The election to the Hall of Fame of Bobby Cox, Tony LaRussa and Joe Torre, the third, fourth and fifth winningest managers in major league history, has created some controversy because all of them, but particularly LaRussa, managed steroid users and either were sufficiently not in control of their teams not to notice, or turned a blind eye those activities. Nonetheless, they were among the most successful managers ever. Torre also had a borderline Hall of Fame career as a player as well the fourth most World Championships of any manager in history.
Torre, Cox and LaRussa combined for eight World Series wins and 45 post-season appearances. The election of these three managers raises the question of whether any other recent could join them in Cooperstown. There are two groups of recent or current managers who have chance at the Hall of Fame. The first group includes those whose candidacies will rest on longevity. Only one manager with more than 1,900 victories, Gene Mauch with 1,902, is not yet in the Hall of Fame. No active manager has 1,900 wins, but three recently retired managers, Lou Piniella (1,835) Jim Leyland (1,769) and Dusty Baker (1,671) are close.
None of those managers will manage in 2014, but they could manage in the future. Baker has the hardest path ahead of him as he would probably need to manage three more seasons to get to 1,900 but without a World Series victory, even that would not be a guarantee. Clark Griffith, Al Lopez and Wilbur Robinson are all in the Hall of Fame with fewer than 1,900 wins and no World Championships, but they are from a different era. Leyland and Piniella would seem to have much better chances as they both have one World Series victory and are about one or two seasons away from 1,900 wins. It is not clear whether either of them want to manage again, but if they, do they could probably find work for a year or two; and that could put their candidacies over the top.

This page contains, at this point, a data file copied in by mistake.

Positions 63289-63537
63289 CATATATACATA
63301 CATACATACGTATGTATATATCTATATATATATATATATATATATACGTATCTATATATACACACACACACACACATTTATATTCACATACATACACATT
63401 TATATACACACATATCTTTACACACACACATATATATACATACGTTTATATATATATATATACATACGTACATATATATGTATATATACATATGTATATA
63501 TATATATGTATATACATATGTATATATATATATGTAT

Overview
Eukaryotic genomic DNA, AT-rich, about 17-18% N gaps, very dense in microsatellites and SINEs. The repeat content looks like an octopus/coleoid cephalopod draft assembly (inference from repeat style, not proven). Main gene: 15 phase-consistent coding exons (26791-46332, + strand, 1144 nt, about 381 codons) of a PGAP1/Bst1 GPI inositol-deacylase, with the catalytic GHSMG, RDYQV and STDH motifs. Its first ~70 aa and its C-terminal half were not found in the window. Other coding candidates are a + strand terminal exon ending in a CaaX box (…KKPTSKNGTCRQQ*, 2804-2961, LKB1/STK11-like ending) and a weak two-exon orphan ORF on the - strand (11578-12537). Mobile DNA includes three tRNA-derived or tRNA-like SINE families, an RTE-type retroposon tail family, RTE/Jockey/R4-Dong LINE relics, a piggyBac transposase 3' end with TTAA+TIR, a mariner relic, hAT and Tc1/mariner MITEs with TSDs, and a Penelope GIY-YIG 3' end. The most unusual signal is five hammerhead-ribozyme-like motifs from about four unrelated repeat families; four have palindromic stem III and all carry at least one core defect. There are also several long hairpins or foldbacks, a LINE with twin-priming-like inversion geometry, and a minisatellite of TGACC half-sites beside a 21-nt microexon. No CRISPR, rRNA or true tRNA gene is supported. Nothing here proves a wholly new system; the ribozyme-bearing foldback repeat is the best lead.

Two other intriguing Hall of Fame manager candidates are Bruce Bochy and Terry Francona. They are 58 and 54 years old, and so have more years as managers left than the others. They have also both each won two World Championships, but Bochy has only won 1,630 games while Francona has only won 1,121. Bochy and Francona are both still managing so they have the opportunity to increase their total number of wins and both have an outside chance at winning another championship. If Bochy manages four more years, he will have well in excess of 1,900 wins and will have a strong Hall of Fame candidacy. Francona will need to mange for nine or 10 more years go get to 1,900 wins, so despite being younger he has a more difficult challenge.
Francona and Bochy will also both benefit from the story lines behind their World Series wins. They both took franchises that had not won a championship in more than fifty years and quickly won two championships for those franchises. Francona did it with teams that were not exactly surprises, but the 2004 ALCS was probably the greatest comeback in baseball history. Bochy's San Francisco Giants in both 2010 and 2012 were not expected to win much, thus bolstering his reputation as a great post-season manager. Additionally, if either of these managers win one more World Series they will be all but guaranteed election to the Hall of Fame as the only nine managers who have won three or more World Series are all Hall of Famers.
It is very unlikely Bochy, Francona, Baker, Leyland and Piniella will all get into the Hall of Fame. It is easy, however, to envision at least two and as many as four of the remaining managers, being elected to Cooperstown. Piniella and Leyland would both benefit from a few more years in which to accumulate wins, but in many respects already compare favorably to several Hall of Fame managers. Bochy and Francona have already laid down the foundations of solid Hall of Fame candidacies.
If even two of these managers, a low estimate, make it into the Hall of Fame that will mean that for a period from 1995-2010, in many years one out of six big league managers were future Hall of Famers. If three, a realistic estimate, make it, then fully 20 percent of managers during many of these years will have been Hall of Famers. It seems like few people during those years thought that baseball was going through a golden age of managers, but that may the verdict of a Hall of Fame electorate and structure that continues to keep players from that era on the outside looking in.